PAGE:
Twenty-five years ago I heard the song Wannabe on the radio. It was released by an upcoming girl group called The Spice Girls. I remember thinking great song, the pant’s name! The Spice Girls sounded like a group of chefs, not a pop band! Wannabe was a great song and quickly propelled this group of five young women into the spotlight and set them up for their future, can I say it, stardom. Mel B, Emma, Geri, and Victoria, otherwise known as Scary, Baby, Ginger, Posh, and Sporty. Together they made ‘girl power’ a focus for the next generation of girls who were inspired by their outspoken attitudes. These were girls who have since become business owners and leaders of huge companies.
I was a huge fan of the Spice Girls right from the very first moment I saw them dancing around on their music video for Wannabe. They looked like they were really having fun and didn’t take themselves too seriously. I was also very happy to have a trendy, girl group that included young black women that I could look up to. I really related to Mel B, better known as Scary Spice! She was never afraid to be seen and speak up. She said what she thought without apologies and I am grateful that I grew up when the Spice Girls were starting their rise to fame. Recently Rolling Stone even voted ‘Girl Power’ as the second most important movement for the Millennial generation.
Although undoubtedly the world has changed a great deal the rise of ‘Girl Power’ has not significantly increased the percentage of female CEOs in the UK or in the USA. Back in 1995, a Hansard Society Commission report (McRae, 1995) reported only 6% of 120 firms in The Times “Top 200” companies in the UK, had female executive main board directors. Sadly the FTSE 100 recorded that only 6% of females were CEOs in 2021 in the UK. In the USA the S&P 500 reports the same figure, just 6% of CEOs are women. Even more astounding is that the first female CEO of an FTSE 100 company in the UK was, Marjorie Scardino who was appointed CEO of Pearson. in 1997.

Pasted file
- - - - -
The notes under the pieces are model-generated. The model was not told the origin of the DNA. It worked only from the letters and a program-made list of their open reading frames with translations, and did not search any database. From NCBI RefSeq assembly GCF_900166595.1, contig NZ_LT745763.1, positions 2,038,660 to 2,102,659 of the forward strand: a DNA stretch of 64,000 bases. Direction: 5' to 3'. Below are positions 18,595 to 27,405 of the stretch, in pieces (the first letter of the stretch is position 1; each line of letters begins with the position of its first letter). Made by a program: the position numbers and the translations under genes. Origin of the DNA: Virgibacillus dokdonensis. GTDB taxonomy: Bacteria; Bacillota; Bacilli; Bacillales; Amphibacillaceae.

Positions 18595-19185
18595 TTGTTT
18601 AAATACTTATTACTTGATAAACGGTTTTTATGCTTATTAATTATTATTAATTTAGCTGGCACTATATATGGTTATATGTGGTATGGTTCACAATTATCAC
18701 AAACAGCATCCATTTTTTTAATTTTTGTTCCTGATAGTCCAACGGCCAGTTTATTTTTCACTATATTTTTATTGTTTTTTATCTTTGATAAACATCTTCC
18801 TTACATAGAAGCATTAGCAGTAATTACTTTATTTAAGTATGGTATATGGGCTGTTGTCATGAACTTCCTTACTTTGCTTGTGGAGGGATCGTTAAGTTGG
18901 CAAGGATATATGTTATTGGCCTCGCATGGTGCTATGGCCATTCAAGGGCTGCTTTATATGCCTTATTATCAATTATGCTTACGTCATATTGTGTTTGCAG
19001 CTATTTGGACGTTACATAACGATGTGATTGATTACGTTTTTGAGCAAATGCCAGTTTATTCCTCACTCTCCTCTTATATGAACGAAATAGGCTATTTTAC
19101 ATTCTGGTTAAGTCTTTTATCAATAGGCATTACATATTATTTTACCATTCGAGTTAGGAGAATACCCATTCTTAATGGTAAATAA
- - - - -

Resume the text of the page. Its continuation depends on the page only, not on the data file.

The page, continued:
Currently, the six companies in the FTSE100 in the UK with a female CEO are Whitbread (although they have a man on their adverts), ITV, Seven Trent plc, NatWest Group, Imperial Brands, and GlaxoSmithKline. The abysmal percentage of female CEOs in the FTSE100 is not acceptable and I strongly believe is a great disadvantage to the UK economy as a whole. It has been indicated that if the same proportion of women as men started and grew their own business then as much as £250 billion of new value could be added to the UK economy. One thing I know for sure is that women lack neither the ability, determination, ambition, or work ethic that is needed to start and expand a business. Neither is a lack of funding an issue, in fact, the UK attracts a higher level of venture capital than any other European country. The issue is that only 1% of all venture funding goes to female business owners. This has to change and it is up to us women to make sure it does. No one can do it for us, we must join together to form supportive networks and mentor each other. Fight to be noticed and receive funding and prove that women are just as, if not more capable than men at starting and running profitable companies. My belief is that as the percentage of women who are able to access funding increases, more companies will see the value of having women CEO’s. In turn, as the number of female CEOs rises, the opportunities for women in higher-level positions will consequently increase.
Since the start of the COVID-19 pandemic, the world of business has changed dramatically. With remote working now becoming a staple part of roles at numerous companies and flexible working no longer the exception, now is the time to seize this change and run with it. Women have fought for their rights since the suffragette days and won! I am determined that we can achieve so much more in the world of business if, like the Spice Girls, we are not afraid to be outspoken and embrace our inner ‘Girl Power’.